my Philosophy & approach

I believe the way we have been taught to approach personal change is entirely wrong.

Most self-improvement materials focus on a single strategy: brute-force transformation. We’re given an ideal to live up to and pursue it with all our might. If this strategy worked, we’d all become the exact people we want to be and go on with our lives. That’s not what happens. Instead, this strategy generates massive self-conflict with minimal long-term change. Even if we succeed for awhile, we often find ourselves back exactly where we started.

Lasting progress comes when we see ourselves as an ally we want to help instead of an enemy to defeat.

Fighting ourselves wastes energy that should be spent on forward progress. Self-collaboration yields better fruit than self-conflict. Our job isn’t to figure out who we “should” be. We already are someone. Our job is to figure out who this person is and discover what lets them thrive.

The best way to improve our lives is to improve the relationship we have with ourselves.

Living in self-alignment allows us to channel all our energy towards honoring who we really are and creating a life that respects our truth. We weren’t born to live someone else’s life. We were born to be ourselves.

Techniques & Approaches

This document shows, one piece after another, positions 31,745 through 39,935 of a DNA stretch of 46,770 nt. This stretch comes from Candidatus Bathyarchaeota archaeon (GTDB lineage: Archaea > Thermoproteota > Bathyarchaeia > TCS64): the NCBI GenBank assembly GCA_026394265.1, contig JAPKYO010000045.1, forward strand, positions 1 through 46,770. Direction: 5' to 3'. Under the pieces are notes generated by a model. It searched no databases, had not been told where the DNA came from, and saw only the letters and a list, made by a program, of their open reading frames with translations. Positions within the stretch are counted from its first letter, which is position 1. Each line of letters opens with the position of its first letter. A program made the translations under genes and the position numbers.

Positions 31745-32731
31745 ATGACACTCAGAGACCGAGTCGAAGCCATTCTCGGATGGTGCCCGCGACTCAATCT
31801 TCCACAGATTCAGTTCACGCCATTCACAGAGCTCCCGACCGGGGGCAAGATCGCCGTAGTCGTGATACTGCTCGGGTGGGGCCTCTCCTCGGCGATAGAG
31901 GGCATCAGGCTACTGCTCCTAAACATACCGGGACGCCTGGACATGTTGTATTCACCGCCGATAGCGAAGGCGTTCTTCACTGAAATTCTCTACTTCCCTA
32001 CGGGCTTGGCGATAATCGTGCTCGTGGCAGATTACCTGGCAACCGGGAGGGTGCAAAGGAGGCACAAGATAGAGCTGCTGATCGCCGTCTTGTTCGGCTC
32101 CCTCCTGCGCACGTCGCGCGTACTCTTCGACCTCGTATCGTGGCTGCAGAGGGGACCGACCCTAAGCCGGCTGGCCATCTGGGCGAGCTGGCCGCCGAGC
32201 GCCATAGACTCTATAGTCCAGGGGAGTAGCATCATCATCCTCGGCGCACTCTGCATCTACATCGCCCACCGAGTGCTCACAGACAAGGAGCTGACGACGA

Self-compassion is an evidence-based intervention that allows us to transform our self-relationship from within. While some fear self-compassion will cause them to become lazy or fall behind, research shows the exact opposite is true. Treating ourselves as an ally we want to help — instead of an enemy we want to defeat — produces excellent results. It’s amazing what we can achieve when we don’t waste energy fighting ourselves.

Internal Family Systems (IFS)

IFS is an evidence-based framework that heals emotional pain by building a positive self-relationship within. It assumes we are made up of “parts” that are often in conflict. One part of you may want you to be bold and share your truth with the world…while another wants you to hide and avoid being seen. It remembers how you were hurt before and doesn’t want you to experience this again. Instead of picking a side and fighting this out, IFS allows us to heal these old wounds. Healing past pain allows these protective parts to switch roles and become powerful allies towards authentic living. IFS excels for those who experience high degrees of shame, self-conflict, self-doubt, fear of external judgment, and similar issues. With over 4,000 professionals on waiting lists to take IFS training, I’m fortunate to offer this in-demand methodology to clients.

Mindfulness Meditation

Meditation allows us to transform our relationship with our minds. Those who are new will be taught the ropes and offered tools to support their journey as needed. Nearly every client I work with adopts a meditative practice during our time together. While I’m personally a fan of mindfulness meditation, clients are free to adopt whatever practice suits them best. Learning how to be still creates the mental and emotional space we need to create change. We want to respond to life, not react to it. Clients who are new to meditation will be taught the ropes and offered tools to support their journey as needed.

Emotional Skills Training

EST allows us to transform our relationship with our feelings. Built off the Inner Strength Training curriculum I developed for my previous work in men’s groups, it focuses on four key skills: